It's world Earth Hour on Saturday, a great chance for business to show a commitment to using less electricity and resources for a sixty minutes. You can turn off exterior signage, dim non-essential interior lighting, have restaurant tables lit by candelight and engage guests in the initiative.
These are just a few ideas from many for the 28th March, 8.30pm event organised by WWF, and they'll lead to brownie points all round, that's for sure, a chance for good PR and a warm glow for you and your employees. Starwood Hotels & Resorts are among those getting involved using some of the above ideas.
But shouldn't Earth Hour be all the time, every day? If we are truly serious about a commitment to reducing our carbon footprint, and actually lifting our head out of the balance sheets and recognising everyone in hospitality has to do something for the planet, oughtn't we to put these measures in place for good?
After all, eating by candelight will appeal to many couples - sustaining relationships as well as the planet.
Nice idea, but some of us have got to make money. You can't do that by being green, especially in the current climate.
Has it not been conclusively proved that green initiatives boost margins either by saving money (energy saving initiatives) or bringing new business in (the majority of consumers make some of their purchasing decisions based on sustainability policies)?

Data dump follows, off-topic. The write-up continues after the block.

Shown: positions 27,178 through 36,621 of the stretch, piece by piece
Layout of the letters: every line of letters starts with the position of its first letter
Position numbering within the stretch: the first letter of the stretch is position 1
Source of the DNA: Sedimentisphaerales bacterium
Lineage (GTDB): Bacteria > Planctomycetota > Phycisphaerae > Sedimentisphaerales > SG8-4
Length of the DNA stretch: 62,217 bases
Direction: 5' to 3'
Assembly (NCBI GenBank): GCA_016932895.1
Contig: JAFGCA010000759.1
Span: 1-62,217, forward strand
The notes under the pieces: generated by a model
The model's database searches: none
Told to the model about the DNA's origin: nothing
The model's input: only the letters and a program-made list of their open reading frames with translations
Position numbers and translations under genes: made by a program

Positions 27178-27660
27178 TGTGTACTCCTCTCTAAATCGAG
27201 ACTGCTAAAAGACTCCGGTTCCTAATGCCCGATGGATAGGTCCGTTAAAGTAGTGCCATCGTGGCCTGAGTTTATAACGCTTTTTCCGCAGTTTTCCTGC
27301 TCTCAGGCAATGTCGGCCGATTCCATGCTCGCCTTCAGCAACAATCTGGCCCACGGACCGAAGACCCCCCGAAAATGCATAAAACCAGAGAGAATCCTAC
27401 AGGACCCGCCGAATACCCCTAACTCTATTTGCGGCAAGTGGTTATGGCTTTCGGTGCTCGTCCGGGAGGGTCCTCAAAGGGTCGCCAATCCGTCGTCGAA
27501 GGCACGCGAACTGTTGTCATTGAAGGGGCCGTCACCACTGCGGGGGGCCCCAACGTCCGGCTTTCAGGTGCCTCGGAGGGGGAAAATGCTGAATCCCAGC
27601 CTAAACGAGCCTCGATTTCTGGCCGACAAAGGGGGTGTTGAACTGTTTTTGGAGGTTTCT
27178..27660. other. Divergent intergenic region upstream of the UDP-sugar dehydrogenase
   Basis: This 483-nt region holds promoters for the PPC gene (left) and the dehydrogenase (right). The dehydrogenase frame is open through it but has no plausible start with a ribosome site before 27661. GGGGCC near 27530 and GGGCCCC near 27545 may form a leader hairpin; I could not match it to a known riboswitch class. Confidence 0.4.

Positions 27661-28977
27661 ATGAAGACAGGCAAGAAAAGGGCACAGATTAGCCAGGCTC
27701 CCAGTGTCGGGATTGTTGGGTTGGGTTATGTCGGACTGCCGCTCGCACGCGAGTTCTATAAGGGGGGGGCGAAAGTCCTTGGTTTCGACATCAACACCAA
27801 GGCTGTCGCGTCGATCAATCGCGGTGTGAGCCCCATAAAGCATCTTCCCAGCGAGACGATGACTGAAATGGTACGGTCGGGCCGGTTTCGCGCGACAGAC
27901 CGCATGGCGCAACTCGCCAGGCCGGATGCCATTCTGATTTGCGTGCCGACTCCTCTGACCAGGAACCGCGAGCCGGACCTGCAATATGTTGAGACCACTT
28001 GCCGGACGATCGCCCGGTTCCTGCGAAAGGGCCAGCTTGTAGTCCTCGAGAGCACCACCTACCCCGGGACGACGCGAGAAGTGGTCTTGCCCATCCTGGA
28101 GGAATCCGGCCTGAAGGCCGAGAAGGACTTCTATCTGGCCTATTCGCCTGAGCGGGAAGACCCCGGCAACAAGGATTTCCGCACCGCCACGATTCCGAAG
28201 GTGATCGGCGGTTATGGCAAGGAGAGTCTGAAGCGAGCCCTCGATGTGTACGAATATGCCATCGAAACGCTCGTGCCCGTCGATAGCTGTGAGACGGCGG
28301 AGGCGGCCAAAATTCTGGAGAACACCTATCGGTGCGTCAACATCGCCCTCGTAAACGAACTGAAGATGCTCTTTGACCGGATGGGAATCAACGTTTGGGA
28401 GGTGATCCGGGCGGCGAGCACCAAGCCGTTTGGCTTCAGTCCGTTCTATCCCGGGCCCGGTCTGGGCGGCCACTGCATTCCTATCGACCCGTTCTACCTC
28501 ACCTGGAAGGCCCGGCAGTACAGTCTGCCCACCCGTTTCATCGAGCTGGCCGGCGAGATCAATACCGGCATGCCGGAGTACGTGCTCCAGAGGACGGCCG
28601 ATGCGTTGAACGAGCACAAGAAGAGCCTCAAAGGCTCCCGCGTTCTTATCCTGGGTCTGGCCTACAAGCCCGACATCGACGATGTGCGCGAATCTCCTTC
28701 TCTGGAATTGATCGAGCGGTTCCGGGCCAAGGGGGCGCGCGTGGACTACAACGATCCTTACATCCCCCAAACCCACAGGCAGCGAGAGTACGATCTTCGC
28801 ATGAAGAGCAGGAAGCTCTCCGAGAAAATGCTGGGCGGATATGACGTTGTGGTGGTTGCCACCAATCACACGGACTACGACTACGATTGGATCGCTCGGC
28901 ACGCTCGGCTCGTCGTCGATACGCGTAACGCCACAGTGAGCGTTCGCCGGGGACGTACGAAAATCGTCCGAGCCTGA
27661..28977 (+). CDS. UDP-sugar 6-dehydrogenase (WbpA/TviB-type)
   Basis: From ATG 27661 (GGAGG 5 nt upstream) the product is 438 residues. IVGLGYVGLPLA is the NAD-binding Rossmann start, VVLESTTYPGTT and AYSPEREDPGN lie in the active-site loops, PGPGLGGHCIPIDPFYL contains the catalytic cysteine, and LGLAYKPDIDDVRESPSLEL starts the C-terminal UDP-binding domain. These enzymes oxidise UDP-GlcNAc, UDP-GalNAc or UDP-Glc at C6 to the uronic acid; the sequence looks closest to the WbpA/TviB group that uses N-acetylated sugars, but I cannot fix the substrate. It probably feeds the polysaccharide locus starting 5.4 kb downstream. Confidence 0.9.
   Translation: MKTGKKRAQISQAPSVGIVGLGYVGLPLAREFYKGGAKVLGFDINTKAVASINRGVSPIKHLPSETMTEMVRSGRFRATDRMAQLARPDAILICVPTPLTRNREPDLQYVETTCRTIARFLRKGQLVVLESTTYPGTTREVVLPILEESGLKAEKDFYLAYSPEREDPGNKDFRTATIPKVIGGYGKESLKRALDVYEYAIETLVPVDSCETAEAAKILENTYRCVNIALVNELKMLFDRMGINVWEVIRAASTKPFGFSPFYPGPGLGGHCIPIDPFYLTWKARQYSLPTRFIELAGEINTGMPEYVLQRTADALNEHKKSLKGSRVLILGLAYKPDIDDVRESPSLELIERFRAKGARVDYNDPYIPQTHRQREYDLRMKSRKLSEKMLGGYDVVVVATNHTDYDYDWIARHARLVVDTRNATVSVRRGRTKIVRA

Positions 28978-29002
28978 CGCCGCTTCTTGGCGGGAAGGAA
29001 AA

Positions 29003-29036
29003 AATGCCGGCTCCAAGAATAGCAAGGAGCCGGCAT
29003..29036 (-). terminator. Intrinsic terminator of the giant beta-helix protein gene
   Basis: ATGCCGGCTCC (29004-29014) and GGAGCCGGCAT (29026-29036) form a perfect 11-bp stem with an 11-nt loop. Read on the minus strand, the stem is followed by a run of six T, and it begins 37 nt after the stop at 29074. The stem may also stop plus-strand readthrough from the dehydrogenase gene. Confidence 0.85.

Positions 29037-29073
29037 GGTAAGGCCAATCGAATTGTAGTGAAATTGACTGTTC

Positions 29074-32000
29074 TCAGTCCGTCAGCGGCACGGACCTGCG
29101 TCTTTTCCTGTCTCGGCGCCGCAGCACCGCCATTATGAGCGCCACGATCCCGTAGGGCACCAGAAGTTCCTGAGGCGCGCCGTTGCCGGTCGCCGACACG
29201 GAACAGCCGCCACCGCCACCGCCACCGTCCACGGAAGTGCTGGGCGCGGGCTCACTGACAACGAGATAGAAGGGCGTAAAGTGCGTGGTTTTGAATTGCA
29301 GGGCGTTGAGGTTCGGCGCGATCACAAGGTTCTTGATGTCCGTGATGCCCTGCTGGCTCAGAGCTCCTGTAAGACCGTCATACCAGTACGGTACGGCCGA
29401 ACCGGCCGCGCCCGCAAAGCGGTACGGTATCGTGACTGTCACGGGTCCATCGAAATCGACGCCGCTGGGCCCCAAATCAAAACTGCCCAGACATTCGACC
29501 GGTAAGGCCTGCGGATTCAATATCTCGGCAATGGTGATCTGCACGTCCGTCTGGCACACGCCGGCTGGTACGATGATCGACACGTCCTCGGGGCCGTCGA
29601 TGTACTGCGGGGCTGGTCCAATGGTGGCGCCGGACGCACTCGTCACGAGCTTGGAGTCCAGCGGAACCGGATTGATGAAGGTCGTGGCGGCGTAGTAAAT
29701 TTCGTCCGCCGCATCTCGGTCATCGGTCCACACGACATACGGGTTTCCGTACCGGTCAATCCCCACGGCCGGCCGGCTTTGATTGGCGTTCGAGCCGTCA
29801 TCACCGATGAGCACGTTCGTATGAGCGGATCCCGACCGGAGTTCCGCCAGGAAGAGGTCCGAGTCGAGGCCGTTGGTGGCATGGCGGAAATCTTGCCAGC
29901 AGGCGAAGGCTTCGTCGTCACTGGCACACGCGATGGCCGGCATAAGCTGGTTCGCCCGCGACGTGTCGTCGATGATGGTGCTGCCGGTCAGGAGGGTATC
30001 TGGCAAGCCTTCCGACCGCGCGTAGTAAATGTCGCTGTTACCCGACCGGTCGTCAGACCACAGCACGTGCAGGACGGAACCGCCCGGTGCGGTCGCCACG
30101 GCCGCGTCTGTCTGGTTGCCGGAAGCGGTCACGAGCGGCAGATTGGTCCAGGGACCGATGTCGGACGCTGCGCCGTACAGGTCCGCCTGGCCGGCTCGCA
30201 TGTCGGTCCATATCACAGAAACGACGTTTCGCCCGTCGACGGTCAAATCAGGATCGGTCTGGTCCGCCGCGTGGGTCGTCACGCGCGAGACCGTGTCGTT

Trouble is, sometimes the savings from greener products (especially kitchen kit) are only realised over their total lifetime. While the ROI of buying, say, a green warewasher, might be attractive in the long run, in the current climate operators might prefer to opt for lower capex and worry about slightly higher energy bills somewhere doen the line.
A fair point, but any right minded lender would be happy to provide cash given explicit evidence of ROI down the line.
The green agenda is too far down the line now for operators to constantly hide behind arguments about the bottom line.
You ask a struggling high street bistro if it'd rather pay less now for a bog-standard fridge, or shell out more for a energy-efficient model and not reap the financial benefit for three or four year - by which time it might already have closed.
It's not all about major investments. Energy saving lightbulbs for example or stepping up recycling efforts.
Look at Marcus Wareing's example: http://www.caterersearch.com/Articles/2009/02/09/326091/marcus-wareing-seeks-savings-from-waste-bins.html
Green refuseniks are already looking like a relic of days gone by.
They're not looking relics with noone having money right now. We're strugglintg to pay bills, let alone pay out on all these things.
My point is that's it doesn't have to be about investing loads. Having a system in place whereby kitchen staff try and minimise waste doesn't cost money.
Going green and the bottom line are not mutually exclusive.
Sorry mate were just trying to keep our head above water. Going green is too much extra expense for not very much back in about 10 yrs time. Sorry, we just have to pay the staff and the bills the taxman is coming up again isnt he?